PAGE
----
Non-lethal treatment includes ground and helicopter application
OLYMPIA – April 23, 2019 – Beginning this week, contractors will treat more than 1,200 acres of forest at Mount Spokane State Park to prevent a potential infestation of Douglas-fir bark beetles.
While Douglas-fir bark beetles are native to Washington, they are opportunistic and attracted to downed trees, especially those weakened by fire, drought, defoliation and disease. State Parks foresters are concerned the bark beetles could move from downed trees in the park to healthy standing trees.
Douglas-fir bark beetles are the most destructive bark beetle attacking Douglas-fir trees in the Pacific Northwest. Populations expand rapidly in weakened and downed trees. Subsequent generations of beetles attack and kill healthy green trees in surrounding areas, making them more susceptible to wildfire.
Treatment will take place in intact sections of the park’s forested areas — both on the ground and by helicopter. Ground treatment will consist of using 1,500 “bubble caps” filled with MCH attached to trees in about 5.5 miles of stream corridors. Helicopters will apply an additional 1,500 pounds of MCH “flakes” over almost 1,150 acres.
MCH stands for methylcyclohexenone, a naturally occurring anti-aggregating pheromone used to prevent Douglas-fir bark beetles from entering trees. MCH sends a message that the tree is full and that beetles should look elsewhere for a suitable host. MCH is safe for the environment and not harmful to people, pets, birds and even the bark beetles.
On-the-ground work is expected to last four to six weeks and won’t require any park closures. The aerial application by helicopter will take place in early May. This application will take about two to three days, during which part of the park will need to be closed. The stands of trees being treated contain mature Douglas-fir, 80-plus years in age.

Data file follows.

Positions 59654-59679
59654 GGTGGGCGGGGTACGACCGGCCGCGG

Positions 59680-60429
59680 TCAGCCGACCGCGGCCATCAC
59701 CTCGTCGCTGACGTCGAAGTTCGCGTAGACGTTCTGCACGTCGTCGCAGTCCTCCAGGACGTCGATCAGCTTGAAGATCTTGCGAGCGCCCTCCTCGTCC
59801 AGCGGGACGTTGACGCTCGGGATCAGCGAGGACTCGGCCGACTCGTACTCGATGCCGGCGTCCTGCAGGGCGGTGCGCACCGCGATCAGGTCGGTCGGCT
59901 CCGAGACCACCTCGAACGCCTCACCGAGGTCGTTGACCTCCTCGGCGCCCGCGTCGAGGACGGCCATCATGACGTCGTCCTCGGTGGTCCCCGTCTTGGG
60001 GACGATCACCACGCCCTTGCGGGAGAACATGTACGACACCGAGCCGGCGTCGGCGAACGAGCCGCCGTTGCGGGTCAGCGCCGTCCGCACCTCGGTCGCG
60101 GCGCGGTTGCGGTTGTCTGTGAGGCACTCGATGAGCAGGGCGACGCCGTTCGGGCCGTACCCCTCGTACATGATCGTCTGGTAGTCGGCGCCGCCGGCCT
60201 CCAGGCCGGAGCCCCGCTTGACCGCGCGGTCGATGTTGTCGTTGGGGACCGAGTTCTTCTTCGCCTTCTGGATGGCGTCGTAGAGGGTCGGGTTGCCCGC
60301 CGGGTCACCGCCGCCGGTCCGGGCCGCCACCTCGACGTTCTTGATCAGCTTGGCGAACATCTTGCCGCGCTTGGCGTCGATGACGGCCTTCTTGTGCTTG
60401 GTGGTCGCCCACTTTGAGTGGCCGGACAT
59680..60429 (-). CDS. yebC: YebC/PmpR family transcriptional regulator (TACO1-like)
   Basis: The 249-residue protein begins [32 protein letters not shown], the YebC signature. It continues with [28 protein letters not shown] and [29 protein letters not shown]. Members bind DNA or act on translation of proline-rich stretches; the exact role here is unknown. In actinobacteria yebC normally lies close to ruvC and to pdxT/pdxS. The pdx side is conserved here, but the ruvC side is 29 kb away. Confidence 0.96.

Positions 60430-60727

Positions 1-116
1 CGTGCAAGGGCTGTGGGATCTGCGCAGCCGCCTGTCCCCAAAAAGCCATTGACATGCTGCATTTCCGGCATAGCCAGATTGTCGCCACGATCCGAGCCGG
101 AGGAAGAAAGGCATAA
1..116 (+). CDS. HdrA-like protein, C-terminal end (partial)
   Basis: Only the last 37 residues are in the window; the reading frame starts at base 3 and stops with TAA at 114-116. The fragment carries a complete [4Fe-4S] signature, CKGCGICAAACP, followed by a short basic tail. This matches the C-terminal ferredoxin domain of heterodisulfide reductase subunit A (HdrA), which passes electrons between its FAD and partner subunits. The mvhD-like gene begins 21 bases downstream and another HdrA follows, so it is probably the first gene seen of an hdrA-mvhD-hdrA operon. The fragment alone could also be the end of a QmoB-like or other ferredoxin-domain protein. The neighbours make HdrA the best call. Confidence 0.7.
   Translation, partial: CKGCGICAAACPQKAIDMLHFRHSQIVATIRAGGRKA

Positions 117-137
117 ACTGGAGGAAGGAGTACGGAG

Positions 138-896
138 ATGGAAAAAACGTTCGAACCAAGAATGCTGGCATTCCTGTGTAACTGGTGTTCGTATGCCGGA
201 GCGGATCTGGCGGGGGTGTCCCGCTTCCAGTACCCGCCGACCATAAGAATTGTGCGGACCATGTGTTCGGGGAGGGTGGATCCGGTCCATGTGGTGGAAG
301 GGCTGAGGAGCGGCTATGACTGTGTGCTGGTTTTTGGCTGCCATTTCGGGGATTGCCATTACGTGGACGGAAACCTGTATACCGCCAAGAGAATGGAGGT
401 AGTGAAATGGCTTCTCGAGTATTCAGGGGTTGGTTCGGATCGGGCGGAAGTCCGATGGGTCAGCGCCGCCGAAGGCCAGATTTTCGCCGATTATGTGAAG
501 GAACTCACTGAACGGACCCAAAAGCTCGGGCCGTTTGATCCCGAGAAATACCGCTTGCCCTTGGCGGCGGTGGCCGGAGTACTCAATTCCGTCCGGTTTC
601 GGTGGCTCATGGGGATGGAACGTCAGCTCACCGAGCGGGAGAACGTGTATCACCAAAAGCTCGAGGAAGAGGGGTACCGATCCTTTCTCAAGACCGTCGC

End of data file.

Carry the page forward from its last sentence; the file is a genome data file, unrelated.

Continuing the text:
State Parks staff will post updates on the Mount Spokane State Park web page at https://parks.state.wa.us/549/Mount-Spokane about when the aerial application will take place. Staff also will install signage in the park notifying visitors about the aerial application.
Timing is everything
The timing to apply MCH is crucial to preventing infestations. Application must be completed before the bark beetle starts flying in the spring.
News media contacts:
Lara Gricar, Program Manager, Inland Northwest Area, (509) 465-5064
Virginia Painter, Communications Office, (360) 902-8562
About Washington State Parks
The Washington State Parks and Recreation Commission manages more than 100 state parks and properties totaling approximately 120,000 acres. The Commission provides a variety of recreation opportunities for citizens and provides stewardship protection for a diverse array of natural, cultural and historic resources. State Parks’ statewide programs include long-distance trails, boating safety and winter recreation.
News release number: 19-018